The slow­est cac­tus?

Amateur Gardening - - A Gardener’s Miscellany -

The Saguaro cac­tus (Carnegiea gi­gan­tea), found in south-western United States, does not grow branches un­til it is 75 years old! It is such a slow grower that in its first decade of life it grows to barely 1in (2.5cm) in height. At around 200 years, to­wards the end of its life, it can top 50ft (15.2m).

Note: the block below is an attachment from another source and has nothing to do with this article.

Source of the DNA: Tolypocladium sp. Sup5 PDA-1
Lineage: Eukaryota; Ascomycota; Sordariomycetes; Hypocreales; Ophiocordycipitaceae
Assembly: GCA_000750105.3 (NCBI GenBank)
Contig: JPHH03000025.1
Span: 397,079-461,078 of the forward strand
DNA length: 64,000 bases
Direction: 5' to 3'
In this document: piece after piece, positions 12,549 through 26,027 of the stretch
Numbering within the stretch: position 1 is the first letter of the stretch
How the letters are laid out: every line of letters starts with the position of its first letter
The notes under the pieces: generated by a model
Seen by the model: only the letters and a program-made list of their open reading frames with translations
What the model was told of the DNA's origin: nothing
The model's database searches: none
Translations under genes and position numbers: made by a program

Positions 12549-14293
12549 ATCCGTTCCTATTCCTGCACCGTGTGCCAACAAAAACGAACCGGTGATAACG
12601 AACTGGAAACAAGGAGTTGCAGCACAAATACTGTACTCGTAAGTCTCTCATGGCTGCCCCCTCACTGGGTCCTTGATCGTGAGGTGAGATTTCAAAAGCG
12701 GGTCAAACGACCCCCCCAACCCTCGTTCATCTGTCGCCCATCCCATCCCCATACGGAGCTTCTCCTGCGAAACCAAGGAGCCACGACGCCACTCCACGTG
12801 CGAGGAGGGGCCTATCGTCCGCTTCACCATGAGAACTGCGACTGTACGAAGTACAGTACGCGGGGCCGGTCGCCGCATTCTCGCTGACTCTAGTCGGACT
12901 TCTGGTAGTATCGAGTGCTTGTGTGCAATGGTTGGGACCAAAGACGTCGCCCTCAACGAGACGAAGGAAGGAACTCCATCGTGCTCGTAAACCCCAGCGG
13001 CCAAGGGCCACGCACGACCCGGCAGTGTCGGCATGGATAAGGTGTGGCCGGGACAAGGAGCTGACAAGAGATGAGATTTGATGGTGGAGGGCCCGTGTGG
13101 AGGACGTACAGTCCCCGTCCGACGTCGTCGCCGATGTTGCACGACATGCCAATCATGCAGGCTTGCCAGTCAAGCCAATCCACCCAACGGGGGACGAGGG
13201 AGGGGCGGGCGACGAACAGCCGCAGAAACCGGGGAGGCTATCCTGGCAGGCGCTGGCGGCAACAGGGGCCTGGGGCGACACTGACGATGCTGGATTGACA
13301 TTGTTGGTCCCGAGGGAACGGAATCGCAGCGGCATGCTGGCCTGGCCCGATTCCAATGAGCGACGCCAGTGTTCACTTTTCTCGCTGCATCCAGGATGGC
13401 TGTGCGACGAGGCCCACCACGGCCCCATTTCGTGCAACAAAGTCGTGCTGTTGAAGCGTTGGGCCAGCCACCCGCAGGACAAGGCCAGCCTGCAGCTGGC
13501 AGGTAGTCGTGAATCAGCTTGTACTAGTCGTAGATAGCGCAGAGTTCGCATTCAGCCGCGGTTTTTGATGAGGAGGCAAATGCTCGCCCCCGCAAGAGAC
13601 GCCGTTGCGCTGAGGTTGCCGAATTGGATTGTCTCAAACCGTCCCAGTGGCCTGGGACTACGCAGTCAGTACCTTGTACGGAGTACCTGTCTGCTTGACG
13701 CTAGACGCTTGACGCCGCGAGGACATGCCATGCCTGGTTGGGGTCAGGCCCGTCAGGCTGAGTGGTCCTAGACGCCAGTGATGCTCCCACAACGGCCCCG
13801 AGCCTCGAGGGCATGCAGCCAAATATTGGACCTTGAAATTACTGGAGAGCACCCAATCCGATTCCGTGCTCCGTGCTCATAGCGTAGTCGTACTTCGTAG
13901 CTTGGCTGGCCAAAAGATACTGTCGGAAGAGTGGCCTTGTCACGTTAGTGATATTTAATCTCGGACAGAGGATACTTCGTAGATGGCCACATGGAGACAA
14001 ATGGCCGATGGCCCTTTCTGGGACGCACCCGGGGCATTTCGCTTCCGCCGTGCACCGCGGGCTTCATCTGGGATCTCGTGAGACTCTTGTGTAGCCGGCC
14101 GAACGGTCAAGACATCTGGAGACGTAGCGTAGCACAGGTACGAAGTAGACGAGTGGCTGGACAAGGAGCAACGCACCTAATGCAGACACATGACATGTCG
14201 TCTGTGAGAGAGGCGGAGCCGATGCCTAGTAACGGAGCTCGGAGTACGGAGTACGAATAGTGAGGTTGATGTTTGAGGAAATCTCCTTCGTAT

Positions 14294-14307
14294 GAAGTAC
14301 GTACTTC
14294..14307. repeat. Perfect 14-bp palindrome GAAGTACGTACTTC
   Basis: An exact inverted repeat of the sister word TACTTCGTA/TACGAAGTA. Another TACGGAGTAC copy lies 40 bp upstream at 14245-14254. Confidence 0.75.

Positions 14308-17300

Dur­ing the ‘dry’ sea­son, the plant ‘col­lapses’ as its wa­ter is used up. How­ever, the roots ex­tend out­wards rather

than down­wards, so they take in a large quan­tity of wa­ter when the rains come. Then the plant can quickly ab­sorb a ton or more of wa­ter. The Saguaro cac­tus is rapidly dis­ap­pear­ing from the Ari­zona and Mex­i­can deserts through de­struc­tion – by ro­dents, search­ing for the wa­ter stored within the plant.

Newspapers in English

Newspapers from UK

© PressReader. All rights reserved.